Fashion brands find it hard to grow in the Philippines, but e-store AVA wants to help



The fashion industry is the fastest growing segment in Asia’s e-commerce industry. One of the countries taking part in this growth is the Philippines, where the luxury market alone is worth $400 million. Today, only a small percentage of this fashion market is online. That’s why fashion e-commerce startup AVA believes in making premium fashion and design brands available online, something that can also aid the growth of the local fashion industry.

Leveling the playing field

Backed by Kickstart Ventures and Hatchd Digital, AVA has slowly shifted from being a flash sales site into what is now a platform to launch new design brands. Plus, the e-store has its own private label merchandise. While it still runs flash sales, according to AVA’s CEO, discovery of new brands has been the driving force behind its double-digit monthly growth.

AVA CEO Oliver Segovia says this move to be a platform for fashion brands stemmed from the realization that there is a “huge market among local customers for newly-discovered brands.” He adds:

Our customers aren’t on AVA just because of the bargains – but because of the overall shopping experience in discovering and supporting new brands.

As an e-commerce platform, AVA not only looks to get revenue from sales, but also to help brands to enter the Philippine market. He says, “in Manila, it can take up to three years for a new brand to find retail space, as the growth in demand outpaces the growth of new malls. And when a new mall launches, it’s usually the established players who get preferential access to prime real estate.” This is the reason “why e-commerce has become a more attractive channel for both local brands and international labels looking to enter the market. It levels the playing field.”

Ava currently carries emerging brands like Sunksi (vintage Australian sunnies that became a hit on Kickstarter), local social enterprise venture Rags2Riches (manufacturer of eco-ethical bags from recycled materials), and Thread 365 (a Filipino brand that uses all-natural cotton as the primary material for its clothing).

Simple and informative shopping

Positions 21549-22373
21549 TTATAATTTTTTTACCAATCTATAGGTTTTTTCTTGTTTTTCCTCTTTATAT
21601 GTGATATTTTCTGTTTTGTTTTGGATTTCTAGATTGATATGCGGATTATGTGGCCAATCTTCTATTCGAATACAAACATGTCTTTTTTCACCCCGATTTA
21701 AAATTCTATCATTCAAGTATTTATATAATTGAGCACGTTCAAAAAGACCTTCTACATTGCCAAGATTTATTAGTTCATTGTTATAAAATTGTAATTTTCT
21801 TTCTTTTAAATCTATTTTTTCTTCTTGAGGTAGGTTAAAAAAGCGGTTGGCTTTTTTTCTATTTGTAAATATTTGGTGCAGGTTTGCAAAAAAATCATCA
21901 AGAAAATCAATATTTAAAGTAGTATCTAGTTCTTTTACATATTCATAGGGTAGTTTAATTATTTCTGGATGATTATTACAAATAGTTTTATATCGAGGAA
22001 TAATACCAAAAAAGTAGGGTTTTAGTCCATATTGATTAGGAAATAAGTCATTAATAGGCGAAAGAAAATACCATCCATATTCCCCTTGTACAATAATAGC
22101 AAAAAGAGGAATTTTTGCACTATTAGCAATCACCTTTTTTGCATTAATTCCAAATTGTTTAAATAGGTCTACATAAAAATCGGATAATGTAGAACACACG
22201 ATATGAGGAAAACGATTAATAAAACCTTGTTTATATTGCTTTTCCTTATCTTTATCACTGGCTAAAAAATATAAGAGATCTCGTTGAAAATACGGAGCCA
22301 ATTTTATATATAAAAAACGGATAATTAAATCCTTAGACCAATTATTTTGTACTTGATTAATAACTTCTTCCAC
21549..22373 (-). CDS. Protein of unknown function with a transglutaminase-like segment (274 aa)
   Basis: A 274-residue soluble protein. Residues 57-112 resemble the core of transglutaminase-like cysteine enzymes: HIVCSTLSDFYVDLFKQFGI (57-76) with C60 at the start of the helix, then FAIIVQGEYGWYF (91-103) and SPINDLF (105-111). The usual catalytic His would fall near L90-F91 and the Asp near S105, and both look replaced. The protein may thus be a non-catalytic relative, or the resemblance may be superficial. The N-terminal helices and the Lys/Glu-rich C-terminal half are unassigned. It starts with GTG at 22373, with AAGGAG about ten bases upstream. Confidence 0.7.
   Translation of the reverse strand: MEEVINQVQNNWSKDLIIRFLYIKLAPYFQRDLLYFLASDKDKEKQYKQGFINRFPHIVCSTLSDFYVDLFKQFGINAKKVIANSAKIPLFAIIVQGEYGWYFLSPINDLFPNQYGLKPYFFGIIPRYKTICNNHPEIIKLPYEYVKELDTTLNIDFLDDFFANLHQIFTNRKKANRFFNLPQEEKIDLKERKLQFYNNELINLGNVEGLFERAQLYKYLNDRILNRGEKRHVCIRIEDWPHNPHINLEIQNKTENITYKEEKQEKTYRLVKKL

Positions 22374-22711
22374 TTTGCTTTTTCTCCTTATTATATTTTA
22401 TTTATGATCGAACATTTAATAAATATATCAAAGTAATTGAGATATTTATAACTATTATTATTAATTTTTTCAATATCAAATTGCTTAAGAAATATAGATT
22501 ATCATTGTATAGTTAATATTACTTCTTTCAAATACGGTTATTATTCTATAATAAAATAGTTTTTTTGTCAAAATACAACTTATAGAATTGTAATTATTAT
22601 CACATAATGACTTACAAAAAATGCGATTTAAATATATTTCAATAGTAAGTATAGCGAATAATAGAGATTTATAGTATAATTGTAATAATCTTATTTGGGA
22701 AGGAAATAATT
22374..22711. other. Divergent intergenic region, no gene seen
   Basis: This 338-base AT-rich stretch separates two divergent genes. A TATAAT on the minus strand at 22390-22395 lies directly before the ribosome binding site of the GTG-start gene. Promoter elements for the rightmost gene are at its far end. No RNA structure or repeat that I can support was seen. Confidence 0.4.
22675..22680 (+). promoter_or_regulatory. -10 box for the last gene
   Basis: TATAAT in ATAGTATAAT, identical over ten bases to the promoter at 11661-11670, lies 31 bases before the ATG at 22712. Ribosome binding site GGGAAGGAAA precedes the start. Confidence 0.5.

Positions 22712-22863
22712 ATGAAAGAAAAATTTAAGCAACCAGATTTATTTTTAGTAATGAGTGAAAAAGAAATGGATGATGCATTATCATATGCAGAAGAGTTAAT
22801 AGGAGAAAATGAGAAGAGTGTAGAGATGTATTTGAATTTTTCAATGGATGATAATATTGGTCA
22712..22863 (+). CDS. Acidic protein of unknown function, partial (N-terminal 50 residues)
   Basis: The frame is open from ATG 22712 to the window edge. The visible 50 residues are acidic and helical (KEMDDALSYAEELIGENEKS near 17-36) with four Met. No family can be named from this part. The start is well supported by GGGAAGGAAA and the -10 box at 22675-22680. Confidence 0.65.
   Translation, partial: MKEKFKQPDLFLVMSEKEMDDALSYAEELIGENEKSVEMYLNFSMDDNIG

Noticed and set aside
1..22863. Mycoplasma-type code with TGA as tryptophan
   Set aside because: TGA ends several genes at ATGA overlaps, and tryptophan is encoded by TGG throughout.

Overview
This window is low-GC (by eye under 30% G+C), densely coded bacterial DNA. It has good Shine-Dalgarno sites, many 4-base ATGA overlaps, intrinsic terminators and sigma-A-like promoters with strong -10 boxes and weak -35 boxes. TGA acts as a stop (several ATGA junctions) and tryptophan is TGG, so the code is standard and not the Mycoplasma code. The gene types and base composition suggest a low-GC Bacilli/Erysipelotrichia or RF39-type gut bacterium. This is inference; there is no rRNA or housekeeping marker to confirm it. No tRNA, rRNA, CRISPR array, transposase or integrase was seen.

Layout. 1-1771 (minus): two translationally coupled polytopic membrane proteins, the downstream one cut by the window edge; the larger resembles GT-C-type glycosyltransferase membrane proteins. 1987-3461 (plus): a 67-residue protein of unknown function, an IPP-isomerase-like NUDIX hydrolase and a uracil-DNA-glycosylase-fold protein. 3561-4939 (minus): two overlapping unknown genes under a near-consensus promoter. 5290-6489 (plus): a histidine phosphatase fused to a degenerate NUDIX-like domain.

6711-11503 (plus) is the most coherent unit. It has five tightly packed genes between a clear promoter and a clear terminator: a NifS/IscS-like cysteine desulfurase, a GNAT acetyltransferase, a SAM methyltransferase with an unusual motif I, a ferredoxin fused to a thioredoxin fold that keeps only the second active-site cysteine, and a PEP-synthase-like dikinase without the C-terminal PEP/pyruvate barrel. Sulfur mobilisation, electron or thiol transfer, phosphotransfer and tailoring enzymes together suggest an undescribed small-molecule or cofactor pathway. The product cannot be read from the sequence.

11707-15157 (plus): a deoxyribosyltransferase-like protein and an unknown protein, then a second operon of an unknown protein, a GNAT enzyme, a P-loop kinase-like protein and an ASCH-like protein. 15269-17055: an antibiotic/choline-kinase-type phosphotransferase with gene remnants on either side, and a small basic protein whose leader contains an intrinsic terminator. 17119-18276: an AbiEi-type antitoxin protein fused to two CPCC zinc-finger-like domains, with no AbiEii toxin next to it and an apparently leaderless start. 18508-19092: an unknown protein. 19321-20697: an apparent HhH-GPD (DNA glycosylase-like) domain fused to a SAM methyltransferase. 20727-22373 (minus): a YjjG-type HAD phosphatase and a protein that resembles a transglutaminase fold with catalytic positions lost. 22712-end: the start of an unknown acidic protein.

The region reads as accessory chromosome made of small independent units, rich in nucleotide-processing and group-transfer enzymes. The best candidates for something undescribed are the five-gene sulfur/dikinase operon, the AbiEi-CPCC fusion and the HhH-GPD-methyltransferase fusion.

In addition to these brands, AVA launched its private label collection in May, called Tweetie de Leon for AVA. The collection is a collaboration with Philippine style icon Tweetie de Leon. It features clothing, bags, and accessories available exclusively on AVA. When asked why the startup launched its own in-house label, AVA product development director Agnes Mendoza says:

There are a lot of export quality manufacturers in the Philippines. […] But what these SMEs need is help with marketing and distribution. Because we don’t have to spend for brick-and-mortar stores, we can sell the same high quality products at a lower price. Everyone wins.

Apart from its own collection, AVA has more than 120 brands on the site. But Oliver explains that there will never be more than 300 brands carried on AVA at the same time in order to avoid a cluttered shopping experience. “We’re trying to keep it small and manageable,” he says.

AVA built its discovery shopping-centric platform with three features: curation, social shopping, and editorial. It’s a common formula among fashion e-stores. A Style Feed showcases all the items being viewed and bought on the site in real-time. In addition, its email newsletters are editorialized, featuring items on the site with descriptions that educate and inform customers.

AVA is up against other well-known fashion e-commerce sites in the Philippines like Chicify and Rocket Internet’s Zalora.

(Editing by Steven Millward and Paul Bischoff)

(And yes, we're serious about ethics and transparency. More information here.)

Read More